March 2021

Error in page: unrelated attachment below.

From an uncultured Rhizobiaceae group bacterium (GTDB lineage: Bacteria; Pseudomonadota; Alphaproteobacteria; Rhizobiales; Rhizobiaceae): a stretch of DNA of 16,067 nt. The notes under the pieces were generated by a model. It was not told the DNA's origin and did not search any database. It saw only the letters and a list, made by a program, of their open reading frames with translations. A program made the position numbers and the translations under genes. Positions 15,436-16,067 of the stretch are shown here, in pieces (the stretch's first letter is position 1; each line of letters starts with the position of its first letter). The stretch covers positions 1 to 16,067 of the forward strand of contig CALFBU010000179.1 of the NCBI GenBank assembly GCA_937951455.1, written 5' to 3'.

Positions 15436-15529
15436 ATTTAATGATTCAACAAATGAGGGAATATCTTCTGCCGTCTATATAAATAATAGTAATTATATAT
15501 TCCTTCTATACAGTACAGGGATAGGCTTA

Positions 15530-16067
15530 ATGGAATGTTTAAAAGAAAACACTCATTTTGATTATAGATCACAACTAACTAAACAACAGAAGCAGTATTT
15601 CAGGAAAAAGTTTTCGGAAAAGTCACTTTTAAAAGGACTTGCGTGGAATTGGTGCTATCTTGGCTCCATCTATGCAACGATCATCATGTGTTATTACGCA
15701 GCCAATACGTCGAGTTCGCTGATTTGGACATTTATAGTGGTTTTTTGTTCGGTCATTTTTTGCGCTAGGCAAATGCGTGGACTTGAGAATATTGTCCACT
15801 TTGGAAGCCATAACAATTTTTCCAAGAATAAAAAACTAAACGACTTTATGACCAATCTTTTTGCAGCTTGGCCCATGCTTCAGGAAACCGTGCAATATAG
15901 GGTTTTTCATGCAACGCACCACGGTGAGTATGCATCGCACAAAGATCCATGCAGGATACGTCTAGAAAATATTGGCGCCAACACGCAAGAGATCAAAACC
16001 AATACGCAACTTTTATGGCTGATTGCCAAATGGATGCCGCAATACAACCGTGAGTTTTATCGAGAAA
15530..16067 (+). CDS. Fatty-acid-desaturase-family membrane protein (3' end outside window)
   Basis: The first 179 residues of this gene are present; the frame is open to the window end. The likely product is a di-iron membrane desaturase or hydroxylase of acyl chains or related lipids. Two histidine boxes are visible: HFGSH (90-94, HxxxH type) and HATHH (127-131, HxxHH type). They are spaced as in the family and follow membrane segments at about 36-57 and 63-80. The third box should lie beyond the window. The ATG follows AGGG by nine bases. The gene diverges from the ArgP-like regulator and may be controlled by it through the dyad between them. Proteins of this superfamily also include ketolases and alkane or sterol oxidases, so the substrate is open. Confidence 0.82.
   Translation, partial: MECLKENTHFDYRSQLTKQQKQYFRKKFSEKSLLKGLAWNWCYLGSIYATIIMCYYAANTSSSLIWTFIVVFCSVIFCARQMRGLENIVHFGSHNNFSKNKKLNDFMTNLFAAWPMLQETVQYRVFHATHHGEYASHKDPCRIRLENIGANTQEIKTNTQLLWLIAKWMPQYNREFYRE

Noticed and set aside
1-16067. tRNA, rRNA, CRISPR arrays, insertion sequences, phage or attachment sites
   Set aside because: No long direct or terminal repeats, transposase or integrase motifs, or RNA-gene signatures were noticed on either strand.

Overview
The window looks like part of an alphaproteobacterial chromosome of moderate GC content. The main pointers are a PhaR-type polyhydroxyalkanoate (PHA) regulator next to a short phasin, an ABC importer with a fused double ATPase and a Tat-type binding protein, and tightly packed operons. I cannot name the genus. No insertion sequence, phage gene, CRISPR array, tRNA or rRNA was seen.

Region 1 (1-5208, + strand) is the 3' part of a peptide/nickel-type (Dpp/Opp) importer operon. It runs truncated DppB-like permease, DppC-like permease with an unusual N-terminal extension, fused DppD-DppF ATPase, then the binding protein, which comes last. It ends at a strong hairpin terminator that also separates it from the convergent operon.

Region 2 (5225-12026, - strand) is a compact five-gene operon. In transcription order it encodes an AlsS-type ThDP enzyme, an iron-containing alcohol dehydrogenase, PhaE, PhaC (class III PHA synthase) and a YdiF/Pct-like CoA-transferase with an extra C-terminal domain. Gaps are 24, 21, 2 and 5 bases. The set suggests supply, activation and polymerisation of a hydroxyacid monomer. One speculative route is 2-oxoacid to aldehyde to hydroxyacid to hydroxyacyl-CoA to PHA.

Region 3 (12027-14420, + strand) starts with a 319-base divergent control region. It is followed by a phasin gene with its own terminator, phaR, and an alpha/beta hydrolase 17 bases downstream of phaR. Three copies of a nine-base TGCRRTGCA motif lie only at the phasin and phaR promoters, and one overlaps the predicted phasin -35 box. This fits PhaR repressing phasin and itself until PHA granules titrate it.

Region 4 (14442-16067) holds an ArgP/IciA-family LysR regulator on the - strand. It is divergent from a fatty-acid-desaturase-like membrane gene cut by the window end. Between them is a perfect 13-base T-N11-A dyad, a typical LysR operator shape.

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M A R C H 2 0 2 1 | 55 Maddaugh Elementary School P H OTO G R A P H Y BY B R I G H T P H OTO G R A P H Y + R EN D ER I N G/CO U RT E SY T H I N K S PAC E A RC H I T EC T U R E P L A N N I N G I N T ER I O R D E S I G N MADDAUGH ELEMENTARY SCHOOL by LAURA NEWTON W ith Surrey School District No. 36 (SD36) growing by an average of 1,000 students per year, the new Maddaugh Elementary School was built to meet an identified "urgent need" for more space, while also providing a learning environ- ment that caters to the collaborative delivery style of today's education, as Autumn Sweet of Surrey School District explains. With a capacity of 525 Grade 1 to 7 students and 80 Kindergarten stu- dents, the school is one of three new sister schools in the district. "Maddaugh Elementary School rep- resents the first iteration of a series of modified repeat designs based on the award-winning Mar Jok Elementary School located in Kelowna, B.C.," says Lee Blanchard of Thinkspace Architecture Planning Interior Design. Mark Anderson of Bush, Bohlman & Partners LLP explains that, while the plan for Maddaugh Elementary was fundamentally similar to Kelowna's Mar Jok Elementary build- ing, the design of the new building "was altered in order to accommodate the different snow loads of the area, increased seismic loads, larger spans for the changeable classrooms sizes, and an additional classroom pod." With a pronounced entry accentu- ated by a single-storey administration block, the two-storey building is con- structed of concrete slab-on-grade, suspended concrete slabs, concrete shear walls, and steel stud framing at exterior walls. "Glulam beams and columns are used in select areas to bring a warmth to both the exterior and interior," notes Sweet. "The roof is primarily heavy timber wood glulam with steel deck- ing," explains Leo Perez of Pro-Can Construction Group, also noting the tilt-up concrete located at the building's gymnasium and multipurpose room. "The sloped roof and a skewed wall layout pose some unique challenges in terms of the interaction between the glulam column roof members and the concrete sheer walls below," says Anderson, noting that special care was taken to ensure the geomet- ric requirements of the project were clearly defined and communicated to maintain a smooth building process. At the entrance, a two-storey foyer connects to the outdoor play areas and sports fields and separates the pub- lic areas, including the gymnasium, multipurpose room and adminis- tration block, from the more private classroom block areas of the school. "The front entry lobby is flooded with natural light and creates a sense of arrival," says Sweet. Natural daylight- ing and views with enhanced artificial lighting elements that respond to daylight fluctuations are featured throughout the building. Throughout the interior, walls consist of exposed concrete, painted drywall, or clear finished birch plywood, while ceilings feature sus- pended acoustic tile, exposed painted metal deck, and structural glulam beams. Floors consist of Tarkett iQ and epoxy within the washrooms. The school's 27 classrooms are subdi- vided into six learning neighbourhoods with each neighbourhood located around a shared project space with direct views and access to exterior play areas. "Each classroom features fully glazed sliding walls opening to a shared project space to acknowledge different learning styles and support the delivery of differentiated instructional method- ologies," notes Blanchard. Direct access to the outdoors is pro- vided at each classroom on the lower floor. Upper floor learning communi- ties can access the outdoors through strategically located exit stairs, which minimize cross circulation through lower floor learning communities. "Maddaugh Elementary is an open and inviting facility that incorporates the latest technologies and offers a vari- ety of learning spaces for its users," says Blanchard, describing a combined, centrally-located Learning Commons, student Maker Lab and resource space directly accessible from each learning neighbourhood project space. To maintain project funding, the consulting team needed to abide by the Ministry of Education's spe- cific Area Standards for elementary schools. "What the architects were really successful at for Maddaugh and its sister schools is how they manip- ulated the approved allowed area to 9:10 AM 3:43 PM

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